She pointed out that the word “individual’ is of great significance since it requires one person to be responsible for an area within financial institutions.

“Effectively it is about identifying individuals who are responsible and identifying any gaps. One of the objectives of the guidelines is to ensure that a thorough process is undertaken and documented, that the individuals know that they have that responsibility and understand what that means in practice and what is expected of them,” she said.

Some financial institutions have, on a more informal basis, carried out responsibility mapping.

“This [set of] guidelines is to formalise that. What it does not require is notification of the identified persons. Instead, compliance will be assessed via the MAS’s ongoing supervisory process. MAS has not included a requirement to report who each of the key responsible persons are, which is very different to the UK regime which requires financial institutions to prepare a very detailed responsibilities map. There is greater notification under the UK regime,” Pearson said.

MAS’ Guidelines more Flexible

While MAS’ proposed guidelines have largely followed UK’s SMR and Hong Kong’s Manager-in-Charge regime, its proposals are less prescriptive, Pearson said.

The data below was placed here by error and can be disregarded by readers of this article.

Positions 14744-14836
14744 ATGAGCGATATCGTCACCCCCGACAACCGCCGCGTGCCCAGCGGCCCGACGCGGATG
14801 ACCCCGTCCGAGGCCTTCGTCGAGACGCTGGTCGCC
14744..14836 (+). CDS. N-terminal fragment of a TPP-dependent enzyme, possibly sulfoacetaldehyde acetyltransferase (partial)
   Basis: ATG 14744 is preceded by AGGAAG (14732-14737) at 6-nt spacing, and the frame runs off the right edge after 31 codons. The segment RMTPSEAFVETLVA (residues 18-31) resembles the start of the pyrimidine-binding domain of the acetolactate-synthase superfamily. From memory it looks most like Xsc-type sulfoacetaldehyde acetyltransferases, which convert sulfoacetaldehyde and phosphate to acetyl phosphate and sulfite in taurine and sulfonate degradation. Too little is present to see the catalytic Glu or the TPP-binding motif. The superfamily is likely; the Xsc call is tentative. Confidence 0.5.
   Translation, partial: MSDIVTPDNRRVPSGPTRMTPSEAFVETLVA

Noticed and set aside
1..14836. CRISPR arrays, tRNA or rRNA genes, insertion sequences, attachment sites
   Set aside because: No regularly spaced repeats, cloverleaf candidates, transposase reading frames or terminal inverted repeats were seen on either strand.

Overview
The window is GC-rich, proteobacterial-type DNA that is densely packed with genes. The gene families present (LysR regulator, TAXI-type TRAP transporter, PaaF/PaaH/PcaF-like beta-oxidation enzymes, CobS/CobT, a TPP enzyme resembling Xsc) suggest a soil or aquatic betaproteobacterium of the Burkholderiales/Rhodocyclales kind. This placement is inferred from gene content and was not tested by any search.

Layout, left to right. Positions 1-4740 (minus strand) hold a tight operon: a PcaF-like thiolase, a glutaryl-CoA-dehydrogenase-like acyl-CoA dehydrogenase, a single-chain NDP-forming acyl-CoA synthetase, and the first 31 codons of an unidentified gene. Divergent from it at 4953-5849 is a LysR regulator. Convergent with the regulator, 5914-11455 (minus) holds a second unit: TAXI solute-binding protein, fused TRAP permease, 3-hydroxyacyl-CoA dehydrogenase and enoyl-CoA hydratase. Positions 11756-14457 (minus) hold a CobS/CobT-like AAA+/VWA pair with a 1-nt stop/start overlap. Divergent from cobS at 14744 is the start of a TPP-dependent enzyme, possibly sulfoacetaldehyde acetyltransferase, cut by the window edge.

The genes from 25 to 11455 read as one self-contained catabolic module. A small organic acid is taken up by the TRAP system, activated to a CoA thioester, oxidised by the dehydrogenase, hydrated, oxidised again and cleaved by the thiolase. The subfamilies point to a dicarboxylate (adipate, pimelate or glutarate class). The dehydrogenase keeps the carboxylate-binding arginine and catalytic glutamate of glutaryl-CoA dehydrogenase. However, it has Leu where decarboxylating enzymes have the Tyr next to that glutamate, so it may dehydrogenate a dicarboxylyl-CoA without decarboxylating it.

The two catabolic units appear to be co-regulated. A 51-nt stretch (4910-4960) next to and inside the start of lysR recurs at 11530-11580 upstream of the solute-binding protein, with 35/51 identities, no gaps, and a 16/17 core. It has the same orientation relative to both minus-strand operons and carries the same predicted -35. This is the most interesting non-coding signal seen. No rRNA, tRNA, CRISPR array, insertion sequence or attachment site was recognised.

“I haven’t yet done a line-by-line comparison, but broadly it is fair to say MAS’ guidelines are a little more flexible. They set out a set of desired outcomes and guidelines but they do offer financial institutions some flexibility [in] how they are implemented. The regimes elsewhere are more prescriptive,” she said.

One of the challenges presented by the individual accountability regime is the complication that financial institutions are likely to face when they have to identify responsible individuals for branches and locally-incorporated entities, Pearson said.

“Having a prescriptive regime may not work well,” she said.

Objectives and Five Outcomes

MAS’ proposed guidelines seek to reinforce financial institutions’ responsibilities in three main areas: by increasing the individual accountability of senior managers; by strengthening the oversight of employees in material risk functions, and by reinforcing standards of proper conduct among all employees. To achieve these objectives, MAS has set out five accountability and conduct outcomes which financial institutions are expected to work toward.

In outcome 1, senior managers who have responsibility for the management and conduct of functions that are core to the financial institutions’ operations are clearly identified.